Ever since Qantas launched its historic direct flight between Perth and London in March last year, the Australian airline has been doing more than probably any other airline to figure out the effects of ultra-long-haul travel – and how they can change consumer attitudes to ditch the layover in favour of non-stop flights no matter how long they might be. It’s not even like the 17-hour fight between Australia’s west coast and the UK capital is the longest in the world – although Qantas certainly has ambitions.
Codenamed Project Sunrise, Qantas is hoping to offer the world’s first non-stop flight from east coast Australian cities like Sydney, Melbourne and perhaps even one day, Brisbane to New York, London and Paris – all by the year 2022. The 17,016 km flight from Sydney to Europe would easily pip the current worlds longest flight record held (for the time being at least) by Singapore Airlines on its 19-hour non-stop service to New York JFK.
We’re expecting further announcements from the Project Sunrise team to be made later this year – including, and perhaps most importantly, which aircraft type will be used for what Qantas calls the “final frontier of global commercial air travel.” The airline’s new fleet of Boeing 787 Dreamliner’s may soon be joined by Airbus A350’s or Boeing’s next-generation 777X – Both are currently still in contention.
Ultra-long-haul air travel is the centrepiece of Qantas’ business strategy and its success will hinge on convincing enough people to endure 20-hours or longer sat in a metal tube hurtling through the sky.
So far, Qantas has had no problem convincing consumers to choose the direct route rather than waste hours transiting in some mid-way city like Dubai or Singapore. The airline claimed last summer that its Perth to London route was not only performing well but even “exceeding expectations”.
Independent research puts the load factor (a measure of how many seats are occupied on any given flight) at a low of 75.5% to a high of 83.7%. Figures which most definitely shouldn’t be sniffed at.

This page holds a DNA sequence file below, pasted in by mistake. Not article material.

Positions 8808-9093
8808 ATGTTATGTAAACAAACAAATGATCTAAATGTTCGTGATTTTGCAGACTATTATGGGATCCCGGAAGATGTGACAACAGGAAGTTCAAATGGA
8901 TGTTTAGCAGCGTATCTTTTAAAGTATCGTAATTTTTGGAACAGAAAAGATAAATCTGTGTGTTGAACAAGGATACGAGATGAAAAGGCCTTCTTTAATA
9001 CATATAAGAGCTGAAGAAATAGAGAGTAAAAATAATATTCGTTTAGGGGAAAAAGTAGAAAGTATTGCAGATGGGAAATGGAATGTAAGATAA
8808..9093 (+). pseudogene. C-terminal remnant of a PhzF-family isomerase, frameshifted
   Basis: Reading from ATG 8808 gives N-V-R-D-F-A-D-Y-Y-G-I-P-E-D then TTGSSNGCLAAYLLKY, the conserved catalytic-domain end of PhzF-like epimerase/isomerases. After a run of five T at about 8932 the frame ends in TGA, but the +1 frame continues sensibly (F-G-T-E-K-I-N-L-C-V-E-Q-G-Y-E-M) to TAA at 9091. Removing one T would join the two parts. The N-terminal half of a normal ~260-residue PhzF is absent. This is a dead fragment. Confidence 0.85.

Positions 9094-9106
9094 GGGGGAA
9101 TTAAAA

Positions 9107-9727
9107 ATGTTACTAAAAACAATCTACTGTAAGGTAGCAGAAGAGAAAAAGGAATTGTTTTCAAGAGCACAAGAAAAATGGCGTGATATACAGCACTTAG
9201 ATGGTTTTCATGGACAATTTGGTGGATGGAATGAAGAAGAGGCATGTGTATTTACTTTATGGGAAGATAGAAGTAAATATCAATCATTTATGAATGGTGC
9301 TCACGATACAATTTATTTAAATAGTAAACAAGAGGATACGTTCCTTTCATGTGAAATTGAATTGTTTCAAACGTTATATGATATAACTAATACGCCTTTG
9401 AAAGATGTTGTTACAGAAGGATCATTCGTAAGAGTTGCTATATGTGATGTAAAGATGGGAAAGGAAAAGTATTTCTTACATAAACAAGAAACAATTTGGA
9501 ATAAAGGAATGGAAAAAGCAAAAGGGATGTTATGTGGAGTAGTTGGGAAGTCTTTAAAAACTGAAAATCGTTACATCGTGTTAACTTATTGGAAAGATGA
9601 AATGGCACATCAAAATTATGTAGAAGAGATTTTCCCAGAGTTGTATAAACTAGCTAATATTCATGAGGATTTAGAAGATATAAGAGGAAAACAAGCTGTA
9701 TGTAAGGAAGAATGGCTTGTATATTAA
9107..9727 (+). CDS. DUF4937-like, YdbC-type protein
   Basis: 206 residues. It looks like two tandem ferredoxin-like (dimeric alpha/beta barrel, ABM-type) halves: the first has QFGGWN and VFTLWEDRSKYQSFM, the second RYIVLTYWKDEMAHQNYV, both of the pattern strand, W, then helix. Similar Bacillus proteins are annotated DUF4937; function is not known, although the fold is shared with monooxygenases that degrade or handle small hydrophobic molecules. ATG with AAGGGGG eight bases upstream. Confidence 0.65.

Working with Sydney University’s Charles Perkins Centre, the airline has been doing a lot of research to improve the load factor even more. One study concentrated on fitting sensors to a selection of passengers to see how they behaved on the Perth-London flight – resulting in the surprising revelation that one passenger didn’t leave his seat, not even to use the washroom, for the entirety of the 17-hour flight.
There’s also been focus group research to find out what services consumers would like to see on an ultra-long-haul flight – Stationary exercise bikes are apparently one of the requested features that passengers want.
“The engagement and enthusiasm we’re seeing from this research highlights how passionate our customers are to be a part of the evolution of ultra-long-haul travel,” explained Alison Webster, the chief executive of Qantas International.
“Our job now is to determine where the most demand is and create this cabin in a way that makes it both affordable for customers and commercially viable for the airline. Everything is on the table and we are excited about what innovations may come from this research.”
That probably means that while in-flight spinning classes make for a great headline, there’s little actual chance of seeing anything like that on a plane in the near future. Qantas and Airbus may well have touted in-flight gyms, bunk beds and more but the commercial reality makes these all but non-starters.
Instead, Qantas is likely to focus on more deliverable services – they’ve spoken of wireless noise cancelling headphones, virtual reality relaxation and entertainment, and spaces where passengers can stretch and do “gentle exercise”. On the more extreme end, there’s even the possibility of an in-flight cafe – serving wine, smoothies and canapes. A key area for attention will continue to be the airline’s so-called “wellness” cuisine programme.
“Customers are sharing some incredibly imaginative ideas, which is an exciting challenge and helps us to think outside of the box to redefine the ultra-long-haul experience,” says David Caon who is working on Project Sunrise.
“Bringing some of these concepts to life will involve an entire rethink around how to be clever about use of all cabin space and what is practically possible but it may well involve incorporating design elements never before seen on commercial aircraft.”
Mateusz Maszczynski honed his skills as an international flight attendant at the most prominent airline in the Middle East and has been flying throughout the COVID-19 pandemic for a well-known European airline. Matt is passionate about the aviation industry and has become an expert in passenger experience and human-centric stories. Always keeping an ear close to the ground, Matt's industry insights, analysis and news coverage is frequently relied upon by some of the biggest names in journalism.